BEYOND BOUNDARIES SAF increases its tranformative research with three new faculty appointments
The School of Accounting and Finance (SAF) attracts talent…not just stellar, high achieving students to our programs, but internationally reputed professors. The SAF welcomed Alec Cram (PhD Queen’s), Elizabeth Demers (PhD Stanford), and Neal Stoughton (PhD Stanford) this past September into our faculty compliment. Alec, Liz, and Neal joins a community of boundary-pushing thinkers who continually challenge the status quo to evolve and transform the accounting and finance professions.
BEYOND TRANSFORMATIONAL Setting the benchmark early in thought leadership
Fundamentally, we all have to work to fund our current lifestyles. However, if we weren’t paid to work, would we want to continue to work? This question, and the bigger question of how do we motivate employees to perform? is the focus of Adam Presslee’s (PhD ’14, CPA, CA) research. “I am fascinated by the various factors that can affect employee motivation.”
Students Defend Stock Choices at Annual Investment Research Challenge
Anish Chopra and industry judges pose with the first placing student team.
On July 19th, 64 SAF students defended their buy, sell, or hold recommendation on one of four assigned stocks, while investing in experiential learning opportunities at the seventh annual Investment Research Challenge (IRC). The stock assigned were small cap publicly traded stocks (iRobot Corp, Sprouts Farmers Market, AMN Healthcare Services, and RH) with limited analyst following.
On the evening of Wednesday, June 12th, 2019, I had the pleasure of attending the School of Accounting and Finance’s (SAF) convocation ceremony, celebrating the graduation of 250 Accounting and Financial Management (AFM) students, 23 Computing and Financial Management (CFM) students, 15 Master of Taxation students, and 2 PhD of Accounting students. This marks the second year in a row where SAF had its own dedicated convocation ceremony, and the first including CFM students, who graduate with the Math faculty on alternating years.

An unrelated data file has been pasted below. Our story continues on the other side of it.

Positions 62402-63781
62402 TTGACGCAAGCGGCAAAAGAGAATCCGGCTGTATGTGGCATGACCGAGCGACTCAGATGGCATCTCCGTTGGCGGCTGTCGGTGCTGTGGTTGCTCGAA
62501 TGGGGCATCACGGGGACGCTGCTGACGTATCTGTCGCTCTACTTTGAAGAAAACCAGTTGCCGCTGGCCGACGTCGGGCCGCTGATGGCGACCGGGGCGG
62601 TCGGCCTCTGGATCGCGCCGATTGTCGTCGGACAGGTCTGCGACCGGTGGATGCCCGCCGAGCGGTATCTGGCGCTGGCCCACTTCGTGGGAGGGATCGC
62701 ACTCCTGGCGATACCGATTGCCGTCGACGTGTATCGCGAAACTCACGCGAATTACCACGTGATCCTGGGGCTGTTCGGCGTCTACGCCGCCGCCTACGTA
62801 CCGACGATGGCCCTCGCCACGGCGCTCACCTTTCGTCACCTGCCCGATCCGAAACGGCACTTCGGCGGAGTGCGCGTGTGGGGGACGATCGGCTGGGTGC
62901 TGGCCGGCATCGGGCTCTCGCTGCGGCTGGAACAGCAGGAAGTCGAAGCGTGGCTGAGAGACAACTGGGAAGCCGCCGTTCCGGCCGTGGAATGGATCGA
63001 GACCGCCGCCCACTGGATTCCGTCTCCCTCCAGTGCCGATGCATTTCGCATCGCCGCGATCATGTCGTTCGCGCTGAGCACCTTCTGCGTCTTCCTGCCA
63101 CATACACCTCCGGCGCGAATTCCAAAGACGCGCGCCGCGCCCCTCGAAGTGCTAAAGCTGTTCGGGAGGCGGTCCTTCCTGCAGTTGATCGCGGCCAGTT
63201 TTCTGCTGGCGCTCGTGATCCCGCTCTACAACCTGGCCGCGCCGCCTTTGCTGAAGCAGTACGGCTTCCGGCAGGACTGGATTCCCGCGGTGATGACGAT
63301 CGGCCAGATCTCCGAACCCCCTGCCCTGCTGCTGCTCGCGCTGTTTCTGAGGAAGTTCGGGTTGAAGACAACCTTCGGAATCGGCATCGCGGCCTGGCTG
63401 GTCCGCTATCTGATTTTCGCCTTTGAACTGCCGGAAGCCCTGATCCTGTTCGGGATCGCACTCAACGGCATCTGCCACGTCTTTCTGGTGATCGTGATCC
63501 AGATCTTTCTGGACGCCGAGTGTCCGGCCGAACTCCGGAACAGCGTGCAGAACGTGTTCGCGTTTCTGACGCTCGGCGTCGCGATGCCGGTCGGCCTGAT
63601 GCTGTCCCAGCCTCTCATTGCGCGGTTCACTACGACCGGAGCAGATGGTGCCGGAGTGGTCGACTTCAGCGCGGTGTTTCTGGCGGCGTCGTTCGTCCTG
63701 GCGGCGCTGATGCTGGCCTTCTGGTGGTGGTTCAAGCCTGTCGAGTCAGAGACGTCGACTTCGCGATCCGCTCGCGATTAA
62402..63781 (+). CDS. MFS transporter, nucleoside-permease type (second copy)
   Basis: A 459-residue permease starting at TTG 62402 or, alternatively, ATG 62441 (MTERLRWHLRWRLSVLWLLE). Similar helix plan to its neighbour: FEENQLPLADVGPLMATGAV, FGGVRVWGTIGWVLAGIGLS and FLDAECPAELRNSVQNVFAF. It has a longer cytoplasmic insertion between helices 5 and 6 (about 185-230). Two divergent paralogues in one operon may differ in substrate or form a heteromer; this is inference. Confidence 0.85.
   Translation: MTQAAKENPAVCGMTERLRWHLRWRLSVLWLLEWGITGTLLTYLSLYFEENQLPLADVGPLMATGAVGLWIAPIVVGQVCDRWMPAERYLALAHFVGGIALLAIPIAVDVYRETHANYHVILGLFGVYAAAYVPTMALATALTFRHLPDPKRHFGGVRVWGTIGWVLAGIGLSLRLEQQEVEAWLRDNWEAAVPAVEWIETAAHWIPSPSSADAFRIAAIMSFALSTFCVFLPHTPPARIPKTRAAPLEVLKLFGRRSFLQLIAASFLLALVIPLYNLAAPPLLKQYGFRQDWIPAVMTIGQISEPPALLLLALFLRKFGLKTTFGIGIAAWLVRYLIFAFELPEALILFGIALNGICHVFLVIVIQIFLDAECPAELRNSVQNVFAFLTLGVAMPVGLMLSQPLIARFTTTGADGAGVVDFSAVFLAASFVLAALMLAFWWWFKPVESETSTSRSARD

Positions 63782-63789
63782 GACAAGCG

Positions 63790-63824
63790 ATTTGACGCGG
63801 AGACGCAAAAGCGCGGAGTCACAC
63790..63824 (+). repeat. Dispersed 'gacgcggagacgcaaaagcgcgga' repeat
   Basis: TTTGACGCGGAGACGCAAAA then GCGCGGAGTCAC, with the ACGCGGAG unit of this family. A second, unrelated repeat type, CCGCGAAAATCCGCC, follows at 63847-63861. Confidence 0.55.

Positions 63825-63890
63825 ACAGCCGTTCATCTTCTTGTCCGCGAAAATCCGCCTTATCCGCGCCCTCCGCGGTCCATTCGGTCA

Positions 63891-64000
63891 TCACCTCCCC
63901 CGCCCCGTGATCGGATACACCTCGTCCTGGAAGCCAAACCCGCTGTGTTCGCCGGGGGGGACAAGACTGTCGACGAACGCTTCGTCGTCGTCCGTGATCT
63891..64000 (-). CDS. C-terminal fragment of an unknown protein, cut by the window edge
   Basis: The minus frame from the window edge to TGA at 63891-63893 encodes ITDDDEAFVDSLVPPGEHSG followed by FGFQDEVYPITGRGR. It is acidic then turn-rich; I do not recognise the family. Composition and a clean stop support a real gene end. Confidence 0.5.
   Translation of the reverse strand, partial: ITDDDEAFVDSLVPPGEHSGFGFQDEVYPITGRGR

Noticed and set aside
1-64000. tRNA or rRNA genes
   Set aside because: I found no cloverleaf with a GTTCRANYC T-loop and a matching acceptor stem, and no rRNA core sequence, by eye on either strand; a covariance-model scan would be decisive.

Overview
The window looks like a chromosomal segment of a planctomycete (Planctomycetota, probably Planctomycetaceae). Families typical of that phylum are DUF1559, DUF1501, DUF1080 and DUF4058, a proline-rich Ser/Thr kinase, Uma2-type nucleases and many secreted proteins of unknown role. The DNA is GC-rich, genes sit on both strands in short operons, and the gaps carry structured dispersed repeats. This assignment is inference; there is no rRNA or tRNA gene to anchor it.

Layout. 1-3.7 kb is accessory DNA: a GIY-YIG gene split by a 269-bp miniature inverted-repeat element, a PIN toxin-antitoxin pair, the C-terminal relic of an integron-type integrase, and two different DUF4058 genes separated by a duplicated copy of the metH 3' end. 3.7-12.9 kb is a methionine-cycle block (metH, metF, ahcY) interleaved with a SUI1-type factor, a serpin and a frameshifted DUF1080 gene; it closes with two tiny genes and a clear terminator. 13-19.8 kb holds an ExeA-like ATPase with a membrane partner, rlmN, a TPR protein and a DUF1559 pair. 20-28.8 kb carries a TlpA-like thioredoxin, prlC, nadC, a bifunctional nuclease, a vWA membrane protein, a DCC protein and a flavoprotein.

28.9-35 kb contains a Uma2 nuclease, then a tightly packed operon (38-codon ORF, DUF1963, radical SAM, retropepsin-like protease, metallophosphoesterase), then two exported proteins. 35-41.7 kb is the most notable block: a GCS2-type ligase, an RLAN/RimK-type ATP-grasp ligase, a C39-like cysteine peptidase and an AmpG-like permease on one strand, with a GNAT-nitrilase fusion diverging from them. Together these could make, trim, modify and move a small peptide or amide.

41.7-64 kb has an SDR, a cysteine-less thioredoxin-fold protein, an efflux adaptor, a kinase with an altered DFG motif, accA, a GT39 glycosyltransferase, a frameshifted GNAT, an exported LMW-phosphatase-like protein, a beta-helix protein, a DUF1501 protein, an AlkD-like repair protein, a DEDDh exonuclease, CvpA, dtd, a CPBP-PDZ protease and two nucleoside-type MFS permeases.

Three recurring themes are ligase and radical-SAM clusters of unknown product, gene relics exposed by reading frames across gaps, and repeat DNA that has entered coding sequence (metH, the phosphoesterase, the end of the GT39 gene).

Uber’s data breach, Facebook’s Cambridge Analytica leak, and Amazon Alexa’s spying scandal — these are just some of the crises from the past year that illustrate how important ethical decision-making remains as we fall headlong into the digital revolution. The uproar that has engulfed these industry giants are a testament to the foresight of the Centre for Accounting Ethics’ 2019 Symposium, “The Impact of Technology on Ethics, Professionalism Judgment in Accounting." This is especially true, as planning for the event began in 2017. Symposium organizers Linda Robinson and Krista Fiolleau tell us what it takes to make Accounting Ethics smarter in an age of smart technology.
In a recent study published in The Accounting Review, Assistant Professor Kaishu Wu, School of Accounting and Finance and his colleagues David Guenther and Ryan Wilson (both at the University of Oregon) examine whether high levels of corporate income tax avoidance are achieved with additional risk-taking. In other words, do firms first exhaust relatively “safe” tax planning strategies before turning to “risky” strategies, as they pursue more tax savings?
When a firm suffers from a credit downgrade, will it be possible for the firm to record a large unrealized gain in its income? The answer is yes under the accounting standard SFAS No. 159 of the U.S. GAAP.
Related party transactions (hereafter RPTs) involve a transfer of resources, services, or obligations between a reporting entity and a related party (SFAS 57; IAS 24). Although not all RPTs are “bad," prior research documents that some RPTs reflect insider opportunism and are harmful to shareholders.
José R. Hernandez (MAcc '98) is quite involved with the School of Accounting and Finance being formerly part of the SAF Advisory Council, participating in our 2018 Valentine's story, and coming to the School as a guest speaker to talk about his experiences and book, Broken Business.